By Jim Schutze
By Rachel Watts
By Lauren Drewes Daniels
By Anna Merlan
By Lee Escobedo
By Alice Laussade
By Scott Reitz
Lucinda Williams does not simply answer questions. She responds in monologue, rambling on minute after minute until the query almost seems like an afterthought. Perhaps this is because at this moment, she is rushing to get out the door and to the airport, where she will catch a plane to London for a week's worth of promotional appearances. A few TV shows, the random live gig, some sit-downs with Brit journalists--anything she can do to get the word out in the U.K. about her record Car Wheels on a Gravel Road, just released overseas though it has been out in the States for several months. She is moments away from being late for her plane, and she is not yet packed; you can almost hear her throwing clothes into a suitcase as she speaks over the phone from her Nashville home. So perhaps she's answering a dozen questions at once, getting the small talk out of the way so she can get going. No time for chitchat.
Or, more likely, Lucinda Williams can't simply contain her answers within a few sentences. She is, after all, a storyteller whose records travel thousands of miles in only a few minutes: Her songs bound from Greenville, Mississippi, to Lake Charles, Louisiana, to West Memphis, Arkansas, to Macon, Georgia, in the time it takes you to drive to work. She likes to wander inside her answers, spending a little time with each thought till she finds a suitable response. Williams answers one question about the evolution of her albums--a mere five since 1978, but a more irreproachable handful of albums you will never find--by talking about her own favorite records: Judy Collins' 1968 Wildflowers and Jackson Browne's 1972 debut Saturate Before Using.
"I tend to feel real nostalgic about a lot of records, and I find myself listening to the same records over and over and over again, because it's like a security blanket or something," she says, her voice a hushed drawl that sounds half-asleep even when hurried. "Those two records especially take me back to this place that doesn't really exist anymore for me, because I'm older now and things have changed. It just makes me remember, just touches this little place, and I like to go there. Those are the kinds of artists I aspire to."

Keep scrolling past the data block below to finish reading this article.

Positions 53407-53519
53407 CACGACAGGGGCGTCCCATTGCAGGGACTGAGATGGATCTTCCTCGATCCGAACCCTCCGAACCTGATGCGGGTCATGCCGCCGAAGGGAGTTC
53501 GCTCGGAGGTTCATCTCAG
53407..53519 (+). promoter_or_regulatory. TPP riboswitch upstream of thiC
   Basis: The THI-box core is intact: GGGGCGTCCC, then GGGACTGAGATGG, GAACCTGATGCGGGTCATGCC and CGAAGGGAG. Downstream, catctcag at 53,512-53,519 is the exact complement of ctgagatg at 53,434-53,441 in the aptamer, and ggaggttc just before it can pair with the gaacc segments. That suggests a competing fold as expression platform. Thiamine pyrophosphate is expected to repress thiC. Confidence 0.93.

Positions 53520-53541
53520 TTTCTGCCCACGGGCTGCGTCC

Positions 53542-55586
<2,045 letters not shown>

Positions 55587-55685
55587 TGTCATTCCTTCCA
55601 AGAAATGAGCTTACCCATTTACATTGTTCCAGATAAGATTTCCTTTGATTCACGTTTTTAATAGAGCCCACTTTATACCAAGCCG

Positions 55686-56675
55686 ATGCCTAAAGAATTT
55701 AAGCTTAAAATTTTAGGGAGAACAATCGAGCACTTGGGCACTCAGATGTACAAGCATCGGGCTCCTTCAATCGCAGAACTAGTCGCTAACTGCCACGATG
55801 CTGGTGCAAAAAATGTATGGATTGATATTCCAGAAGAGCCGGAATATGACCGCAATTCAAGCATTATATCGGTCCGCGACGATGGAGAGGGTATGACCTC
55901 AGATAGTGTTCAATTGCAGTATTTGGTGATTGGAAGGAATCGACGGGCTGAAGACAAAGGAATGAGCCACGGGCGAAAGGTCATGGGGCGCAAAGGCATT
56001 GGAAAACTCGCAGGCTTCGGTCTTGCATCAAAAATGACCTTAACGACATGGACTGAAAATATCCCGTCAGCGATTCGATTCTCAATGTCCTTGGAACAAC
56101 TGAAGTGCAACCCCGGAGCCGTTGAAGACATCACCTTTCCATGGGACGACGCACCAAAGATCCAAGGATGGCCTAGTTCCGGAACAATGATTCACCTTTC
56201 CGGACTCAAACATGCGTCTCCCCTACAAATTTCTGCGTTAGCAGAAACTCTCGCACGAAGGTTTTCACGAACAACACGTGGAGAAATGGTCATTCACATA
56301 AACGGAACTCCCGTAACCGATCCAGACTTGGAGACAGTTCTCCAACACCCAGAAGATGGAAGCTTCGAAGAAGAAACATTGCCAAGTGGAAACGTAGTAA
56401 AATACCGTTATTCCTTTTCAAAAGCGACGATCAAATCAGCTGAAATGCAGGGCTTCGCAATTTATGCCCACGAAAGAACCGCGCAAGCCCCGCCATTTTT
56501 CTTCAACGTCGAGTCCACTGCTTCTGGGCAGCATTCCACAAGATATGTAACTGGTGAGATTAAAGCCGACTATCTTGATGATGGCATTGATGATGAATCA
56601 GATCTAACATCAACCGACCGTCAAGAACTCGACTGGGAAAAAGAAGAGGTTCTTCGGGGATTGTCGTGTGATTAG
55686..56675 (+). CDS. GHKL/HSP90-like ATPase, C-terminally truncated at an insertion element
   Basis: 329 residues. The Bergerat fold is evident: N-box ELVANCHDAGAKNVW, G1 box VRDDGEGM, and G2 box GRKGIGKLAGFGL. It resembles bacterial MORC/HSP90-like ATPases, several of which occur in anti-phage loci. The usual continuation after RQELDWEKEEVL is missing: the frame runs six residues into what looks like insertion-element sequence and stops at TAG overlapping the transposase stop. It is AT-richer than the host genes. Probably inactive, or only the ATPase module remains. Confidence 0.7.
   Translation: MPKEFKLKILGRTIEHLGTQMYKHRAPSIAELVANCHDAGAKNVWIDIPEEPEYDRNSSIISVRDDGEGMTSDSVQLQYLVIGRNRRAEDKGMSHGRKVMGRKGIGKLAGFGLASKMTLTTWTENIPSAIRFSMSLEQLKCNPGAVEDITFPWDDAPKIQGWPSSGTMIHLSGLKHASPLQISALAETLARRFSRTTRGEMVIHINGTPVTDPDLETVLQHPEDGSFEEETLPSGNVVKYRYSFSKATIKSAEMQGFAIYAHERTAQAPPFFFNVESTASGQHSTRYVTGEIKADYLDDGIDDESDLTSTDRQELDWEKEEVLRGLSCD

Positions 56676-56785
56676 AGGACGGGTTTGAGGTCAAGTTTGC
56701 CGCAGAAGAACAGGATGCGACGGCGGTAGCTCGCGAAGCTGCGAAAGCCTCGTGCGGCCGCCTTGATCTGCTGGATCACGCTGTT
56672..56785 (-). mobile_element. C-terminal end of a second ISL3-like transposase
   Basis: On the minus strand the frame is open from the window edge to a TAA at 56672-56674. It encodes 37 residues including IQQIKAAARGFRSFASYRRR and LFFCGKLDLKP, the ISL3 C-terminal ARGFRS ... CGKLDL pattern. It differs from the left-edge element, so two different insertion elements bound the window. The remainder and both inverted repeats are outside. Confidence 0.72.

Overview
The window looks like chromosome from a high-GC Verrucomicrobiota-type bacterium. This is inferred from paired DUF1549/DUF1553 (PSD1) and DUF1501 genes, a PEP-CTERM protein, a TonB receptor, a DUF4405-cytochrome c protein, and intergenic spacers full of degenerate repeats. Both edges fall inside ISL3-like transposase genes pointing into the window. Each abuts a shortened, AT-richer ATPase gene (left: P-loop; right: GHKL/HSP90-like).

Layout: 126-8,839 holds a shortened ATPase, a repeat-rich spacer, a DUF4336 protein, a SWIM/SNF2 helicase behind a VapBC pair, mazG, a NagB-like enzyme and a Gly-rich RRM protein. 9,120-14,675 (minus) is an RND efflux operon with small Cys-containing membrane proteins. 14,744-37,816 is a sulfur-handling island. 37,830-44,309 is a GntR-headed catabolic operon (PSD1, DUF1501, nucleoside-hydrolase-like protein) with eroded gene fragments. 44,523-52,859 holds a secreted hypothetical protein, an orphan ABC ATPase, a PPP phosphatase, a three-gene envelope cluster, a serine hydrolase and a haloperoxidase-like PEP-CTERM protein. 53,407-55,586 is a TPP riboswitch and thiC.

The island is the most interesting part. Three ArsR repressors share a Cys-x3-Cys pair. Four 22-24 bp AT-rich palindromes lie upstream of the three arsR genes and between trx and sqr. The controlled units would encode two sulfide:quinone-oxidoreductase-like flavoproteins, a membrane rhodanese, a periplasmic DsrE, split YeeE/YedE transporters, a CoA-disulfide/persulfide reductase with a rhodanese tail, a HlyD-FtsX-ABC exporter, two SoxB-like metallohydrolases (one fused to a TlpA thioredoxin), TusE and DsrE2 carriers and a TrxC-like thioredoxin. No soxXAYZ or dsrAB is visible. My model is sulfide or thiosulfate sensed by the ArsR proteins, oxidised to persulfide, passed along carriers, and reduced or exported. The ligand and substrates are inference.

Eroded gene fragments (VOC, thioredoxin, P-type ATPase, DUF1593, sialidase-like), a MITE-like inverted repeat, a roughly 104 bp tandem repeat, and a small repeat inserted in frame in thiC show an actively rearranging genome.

The irony is that Williams, at age 45, long ago surpassed her idols--around the time she made her very first record. Twenty years ago, Williams was an itinerant folkie, a refugee of the same Houston clubs that spawned the likes of Lyle Lovett and Nanci Griffith and their mentor, Townes Van Zandt. She was living in Fayetteville, Arkansas, just one more stop in her travels. (Her father, poet and professor Miller Williams--who read at Bill Clinton's first inaugural--moved his family through the South as though they were a pack of Gypsies, and Lucinda would end up living in Austin, Houston, New Orleans, Los Angeles, and New York before ending up in Nashville in 1993.) A friend recommended she call up Mo Asch and ask about signing to his venerable Folkways label, once home to no less than Woody Guthrie, Leadbelly, and Pete Seeger. Asch had sort of turned Folkways into a vanity label for young artists, allowing them to release anything they recorded as long as they were willing to sell it themselves.
Williams went to the Malaco Studios in Jackson, Mississippi, and recorded her debut, Ramblin' on My Mind; the album, which featured Williams performing old folk and blues standards written by the likes of Robert Johnson and Memphis Minnie and Hank Williams, resounded with the echoes of history. It was a monument in miniature, the sound of one young woman and her acoustic guitar playing sideman to a bunch of old ghosts; it sounds as though it was recorded 50 years ago, but it's also timeless as tomorrow. For purists who string their guitars with rock and roll's roots, there's no such thing as dated, and when Ramblin' was re-released in 1991 on CD (with a shortened title), the damned thing still sounded archival and brand-new.
Twenty years later, Williams' fifth album picks up where the first (and its successors) left off--somewhere on the corner of Past and Present. Car Wheels on a Gravel Road still reverberates with those old vibrations that made Ramblin' such a glorious debut. Except now, she has turned the black-and-white into glorious Technicolor, filling in the beautiful starkness of the Ramblin' with accordion and mandolin and B-3 organ and dobro--more instruments than a music store. The record sounds as loose as a back-porch jam, rooted by Williams' thread-through-a-needle voice, her sly delivery, and most of all, her poignant but not sad stories about people who've come and gone out of her life.
Car Wheels on a Gravel Road is the inevitable masterpiece at the end of 20 years: It begins with a rock-and-roll kick and then, slowly, glides toward the folk ballad "Jackson" that closes the record with a whisper and a teardrop. After 1980's Happy Woman's Blues (her second and final record for Folkways, the first where she tried out her own material), 1988's self-titled gem for Rough Trade (which featured "Passionate Kisses," a hit single for Mary Chapin Carpenter), and 1992's Sweet Old World, the new disc is both a look back at what she has accomplished and the ultimate proof that she's only now getting a handle on what she does best. Car Wheels is a rock album for the honky-tonk crowd, a folk album for kids who grew up on ZZ Top and Brownie McGhee, a country record for the gospel fanatic.
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